Not exactly a roadmap for vacation fun
Since I had a few days there before heading south to Patagonia, I decided it would be wise to figure out something to do in the city. Every website and guide book I consulted listed the Recoleta Cemetery as the No. 1, essential thing to do in Buenos Aires and, as fate would have it, my hotel, the elegant and refined Loi Suites Recoleta, was practically next door.
Lonely Planet calls the cemetery "perhaps BA's top attraction" and every other source I consulted agreed in a chorus of unanimity.
So I hatched a plan: go to the cemetery. At the same time worrying, slightly: what does it say about a city if its most alluring attraction is a graveyard? Only one way to find out.
After a bracing coffee at an outdoor cafe, La Biela, we strolled to Recoleta Cemetery. Here I first saw the value of traveling with another person. I was ready to plunge into the cemetery, blind, using a long-established investigative process I call wandering-around-looking-at-stuff.
But my former boss and current friend—a rare if not unheard of combination—Michael Cooke, immediately entered negotiations with one of the guides hanging around the entrance to the cemetery. A price was established—$20 US for the two of us for an hour.
I was glad we did. Our guide spent well over an hour conducting us through this 14 acres labyrinth city of the dead, laid out like city blocks, marble and granite, black and white, some massive, others narrow, some tombs meticulously kept up by their families, others crumbling into ruin, while overhead crosses, domes, urns, plinths, and a platoon of angels, seraphs, Virgins Mary, mournful women and mustachioed men kept blind vigil.
Our guide took enormous care explaining the lineage of the more noteworthy tombs.
"This is the main avenue," said our guide, pausing before a tomb whose doorway was surrounded by nearly two dozen bronze plaques and wreaths. "And then there is the General Pacheco, he of our independent wars. This is the big plaque that included his portrait and all the battles where he participated as an officer, including the Cross of the Andes Mountains and the 10 most important battles in the war for the independence of Chile. The family of diplomatics and militaries: Pacheco was the other great grandfather of the President Aylwin. The father of his father was he of our independence, the General Loi. The father of his mother was General Pacheco. He of our independence, the father of his mother."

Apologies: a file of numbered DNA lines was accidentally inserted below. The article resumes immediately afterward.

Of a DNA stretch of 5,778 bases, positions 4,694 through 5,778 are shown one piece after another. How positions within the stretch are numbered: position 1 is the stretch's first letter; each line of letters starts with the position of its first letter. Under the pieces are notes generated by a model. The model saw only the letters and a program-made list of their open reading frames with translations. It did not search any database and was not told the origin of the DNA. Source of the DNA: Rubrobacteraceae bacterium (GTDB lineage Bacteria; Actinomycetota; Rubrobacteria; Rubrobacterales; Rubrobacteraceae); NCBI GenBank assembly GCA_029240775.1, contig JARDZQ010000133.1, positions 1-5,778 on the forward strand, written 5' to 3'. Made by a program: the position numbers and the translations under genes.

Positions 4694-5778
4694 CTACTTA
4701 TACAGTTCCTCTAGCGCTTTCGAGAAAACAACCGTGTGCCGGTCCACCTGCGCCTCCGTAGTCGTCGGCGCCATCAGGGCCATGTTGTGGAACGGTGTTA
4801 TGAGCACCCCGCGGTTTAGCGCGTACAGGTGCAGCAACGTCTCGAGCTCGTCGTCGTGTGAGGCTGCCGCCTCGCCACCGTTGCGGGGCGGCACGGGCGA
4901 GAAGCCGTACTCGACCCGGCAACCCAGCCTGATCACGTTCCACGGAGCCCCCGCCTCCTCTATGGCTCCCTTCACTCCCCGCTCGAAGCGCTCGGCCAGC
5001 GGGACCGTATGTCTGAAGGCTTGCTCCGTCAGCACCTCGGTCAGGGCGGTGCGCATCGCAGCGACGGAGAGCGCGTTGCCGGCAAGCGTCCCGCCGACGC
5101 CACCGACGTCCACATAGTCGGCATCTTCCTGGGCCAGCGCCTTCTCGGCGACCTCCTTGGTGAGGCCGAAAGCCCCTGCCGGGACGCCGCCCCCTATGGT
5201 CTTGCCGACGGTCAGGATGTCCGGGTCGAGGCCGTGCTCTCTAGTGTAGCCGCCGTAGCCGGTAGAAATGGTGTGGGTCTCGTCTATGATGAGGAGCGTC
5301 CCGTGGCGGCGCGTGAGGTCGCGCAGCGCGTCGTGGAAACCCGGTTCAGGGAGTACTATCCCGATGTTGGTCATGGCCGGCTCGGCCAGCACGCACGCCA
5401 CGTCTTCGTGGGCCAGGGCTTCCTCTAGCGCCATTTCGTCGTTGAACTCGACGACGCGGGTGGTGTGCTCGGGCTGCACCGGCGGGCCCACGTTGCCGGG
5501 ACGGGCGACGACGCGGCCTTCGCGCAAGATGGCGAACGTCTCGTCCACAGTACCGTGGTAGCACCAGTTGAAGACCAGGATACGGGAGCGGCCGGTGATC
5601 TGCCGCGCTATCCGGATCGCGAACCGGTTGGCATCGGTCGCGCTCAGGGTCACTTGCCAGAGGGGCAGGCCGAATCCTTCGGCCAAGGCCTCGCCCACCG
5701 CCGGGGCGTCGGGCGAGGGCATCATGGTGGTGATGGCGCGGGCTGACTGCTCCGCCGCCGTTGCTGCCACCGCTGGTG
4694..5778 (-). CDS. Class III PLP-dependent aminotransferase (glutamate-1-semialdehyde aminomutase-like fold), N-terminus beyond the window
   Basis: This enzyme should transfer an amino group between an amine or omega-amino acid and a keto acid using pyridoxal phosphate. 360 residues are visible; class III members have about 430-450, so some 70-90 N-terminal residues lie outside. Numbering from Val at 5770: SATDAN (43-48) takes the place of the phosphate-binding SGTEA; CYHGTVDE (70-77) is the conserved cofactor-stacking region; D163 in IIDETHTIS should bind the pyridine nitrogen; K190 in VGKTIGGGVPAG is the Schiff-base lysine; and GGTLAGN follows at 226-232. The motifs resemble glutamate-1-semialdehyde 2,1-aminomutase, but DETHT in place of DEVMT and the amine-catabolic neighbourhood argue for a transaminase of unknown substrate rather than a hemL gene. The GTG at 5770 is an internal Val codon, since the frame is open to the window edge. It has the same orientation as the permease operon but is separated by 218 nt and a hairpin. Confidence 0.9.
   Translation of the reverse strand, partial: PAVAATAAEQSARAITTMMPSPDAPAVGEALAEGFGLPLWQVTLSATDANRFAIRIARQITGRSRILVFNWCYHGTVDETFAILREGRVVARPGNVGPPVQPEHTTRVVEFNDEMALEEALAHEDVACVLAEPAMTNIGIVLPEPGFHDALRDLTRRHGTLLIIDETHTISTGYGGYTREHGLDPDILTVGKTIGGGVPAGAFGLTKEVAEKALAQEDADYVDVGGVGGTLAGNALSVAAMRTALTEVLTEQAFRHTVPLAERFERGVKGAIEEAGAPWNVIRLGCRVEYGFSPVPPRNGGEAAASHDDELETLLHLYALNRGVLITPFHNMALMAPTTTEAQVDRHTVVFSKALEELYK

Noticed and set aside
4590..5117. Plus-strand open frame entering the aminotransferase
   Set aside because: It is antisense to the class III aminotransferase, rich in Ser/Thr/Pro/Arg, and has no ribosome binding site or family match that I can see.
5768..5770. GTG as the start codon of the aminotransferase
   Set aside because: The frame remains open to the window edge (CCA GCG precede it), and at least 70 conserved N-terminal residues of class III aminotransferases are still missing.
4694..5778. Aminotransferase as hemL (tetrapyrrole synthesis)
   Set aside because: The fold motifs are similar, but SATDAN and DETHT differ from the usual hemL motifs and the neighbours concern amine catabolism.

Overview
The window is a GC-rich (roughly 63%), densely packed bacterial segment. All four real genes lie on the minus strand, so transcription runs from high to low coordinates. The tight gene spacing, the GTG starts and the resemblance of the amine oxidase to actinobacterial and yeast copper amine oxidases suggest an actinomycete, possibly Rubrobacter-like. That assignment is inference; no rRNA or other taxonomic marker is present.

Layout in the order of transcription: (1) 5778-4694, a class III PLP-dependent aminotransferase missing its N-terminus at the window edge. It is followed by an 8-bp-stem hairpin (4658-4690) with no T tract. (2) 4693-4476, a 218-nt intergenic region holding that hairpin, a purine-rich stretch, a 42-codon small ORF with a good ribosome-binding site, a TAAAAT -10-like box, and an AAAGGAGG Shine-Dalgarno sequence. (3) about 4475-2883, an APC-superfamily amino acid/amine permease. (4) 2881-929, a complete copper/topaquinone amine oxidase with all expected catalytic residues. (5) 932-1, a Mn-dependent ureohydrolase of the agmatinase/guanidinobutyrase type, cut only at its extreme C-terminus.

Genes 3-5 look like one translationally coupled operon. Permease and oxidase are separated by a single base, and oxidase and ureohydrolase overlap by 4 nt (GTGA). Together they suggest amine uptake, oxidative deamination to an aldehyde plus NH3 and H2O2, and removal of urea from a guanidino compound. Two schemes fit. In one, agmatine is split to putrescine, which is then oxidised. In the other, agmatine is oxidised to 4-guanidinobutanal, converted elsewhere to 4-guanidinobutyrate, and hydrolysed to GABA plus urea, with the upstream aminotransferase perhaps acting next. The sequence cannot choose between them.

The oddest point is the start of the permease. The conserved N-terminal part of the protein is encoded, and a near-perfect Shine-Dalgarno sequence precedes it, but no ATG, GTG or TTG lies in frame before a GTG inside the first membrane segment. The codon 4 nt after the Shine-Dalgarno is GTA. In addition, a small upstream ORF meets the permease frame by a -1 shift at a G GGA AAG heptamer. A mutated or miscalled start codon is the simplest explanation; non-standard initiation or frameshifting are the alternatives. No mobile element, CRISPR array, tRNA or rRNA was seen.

That might seem like heavy lifting, and I didn't follow it closely for 90 minutes, but gazed around, floating through Recoleta on a gentle sea of highly-accented verbiage. Yet somehow that felt perfect, and what sense I gleaned showed the importance of family ties in Argentinian society, so different from the U.S., where many people have trouble grasping the relationship between John Adams and John Quincy Adams.
We went to the tomb of Luis Firpo—who knocked Jack Dempsey out of the ring in 1923, a moment captured by painter George Bellows.
"The wild bull of the Pampas," I said, admiringly, showing off my knowledge of the first Spanish-speaking heavyweight contender. (Dempsey got back in the ring and won).
The Duarte family tomb where Eva Peron's body, after years of odd international post-mortem wanderings finally found its rest, is tucked down a nondescript avenue. I was never particularly enamored with Evita, so stood politely by while her entire history was narrated, taking a few dutiful photographs. Though we soon realized how lucky we had been, that no one was there when we approached. Passing it by later, the entire row was jammed with a tourist group.
A number of tombs belonged to newspaper publishers, including a complicated statuary group that shows the inky benefactor slipping his coffin and ascending to heaven, a physical and moral impossibility. There were a surprising number of Irish names—about 4 percent of Argentinians have Irish roots; but I think I'll save that story for St. Patrick's Day.
Our guide explained that Catholics can be cremated since 1969 (close: since 1963. One should always take the information provided by tour guides with a grain of salt, as we should see tomorrow). In fact-checking Catholic burial rituals, I noticed the church "earnestly recommends that the pious custom of burial be retained; but it does not forbid cremation" although it demands that the faithful inter ashes in a "sacred place" and not keep them in an urn at home or scatter them across a ballpark.
"So much death amidst life," Michael said, of the cemetery in the heart of one of Buenos Aires' most fashionable neighborhoods.
"So much life amidst death," I countered, gesturing to the people wandering all around.